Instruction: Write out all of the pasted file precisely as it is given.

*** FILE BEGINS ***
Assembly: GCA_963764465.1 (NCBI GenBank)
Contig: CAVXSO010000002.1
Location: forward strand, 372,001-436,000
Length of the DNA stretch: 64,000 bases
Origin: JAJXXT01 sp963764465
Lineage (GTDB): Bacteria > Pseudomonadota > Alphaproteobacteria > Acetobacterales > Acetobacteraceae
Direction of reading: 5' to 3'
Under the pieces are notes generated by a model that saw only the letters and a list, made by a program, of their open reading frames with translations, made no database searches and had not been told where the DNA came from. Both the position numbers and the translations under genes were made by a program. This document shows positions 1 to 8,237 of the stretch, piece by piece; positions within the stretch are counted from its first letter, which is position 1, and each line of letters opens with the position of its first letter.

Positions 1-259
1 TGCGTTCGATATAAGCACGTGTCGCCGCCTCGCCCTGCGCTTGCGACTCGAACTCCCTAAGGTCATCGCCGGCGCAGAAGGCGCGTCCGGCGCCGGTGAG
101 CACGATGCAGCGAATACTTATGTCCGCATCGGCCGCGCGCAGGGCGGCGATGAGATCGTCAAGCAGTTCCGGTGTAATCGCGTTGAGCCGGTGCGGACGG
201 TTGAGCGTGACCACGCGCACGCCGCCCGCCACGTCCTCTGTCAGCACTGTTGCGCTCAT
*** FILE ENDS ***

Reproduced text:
Assembly: GCA_963764465.1 (NCBI GenBank)
Contig: CAVXSO010000002.1
Location: forward strand, 372,001-436,000
Length of the DNA stretch: 64,000 bases
Origin: JAJXXT01 sp963764465
Lineage (GTDB): Bacteria > Pseudomonadota > Alphaproteobacteria > Acetobacterales > Acetobacteraceae
Direction of reading: 5' to 3'
Under the pieces are notes generated by a model that saw only the letters and a list, made by a program, of their open reading frames with translations, made no database searches and had not been told where the DNA came from. Both the position numbers and the translations under genes were made by a program. This document shows positions 1 to 8,237 of the stretch, piece by piece; positions within the stretch are counted from its first letter, which is position 1, and each line of letters opens with the position of its first letter.

Positions 1-259
1 TGCGTTCGATATAAGCACGTGTCGCCGCCTCGCCCTGCGCTTGCGACTCGAACTCCCTAAGGTCATCGCCGGCGCAGAAGGCGCGTCCGGCGCCGGTGAG
101 CACGATGCAGCGAATACTTATGTCCGCATCGGCCGCGCGCAGGGCGGCGATGAGATCGTCAAGCAGTTCCGGTGTAATCGCGTTGAGCCGGTGCGGACGG
201 TTGAGCGTGACCACGCGCACGCCGCCCGCCACGTCCTCTGTCAGCACTGTTGCGCTCAT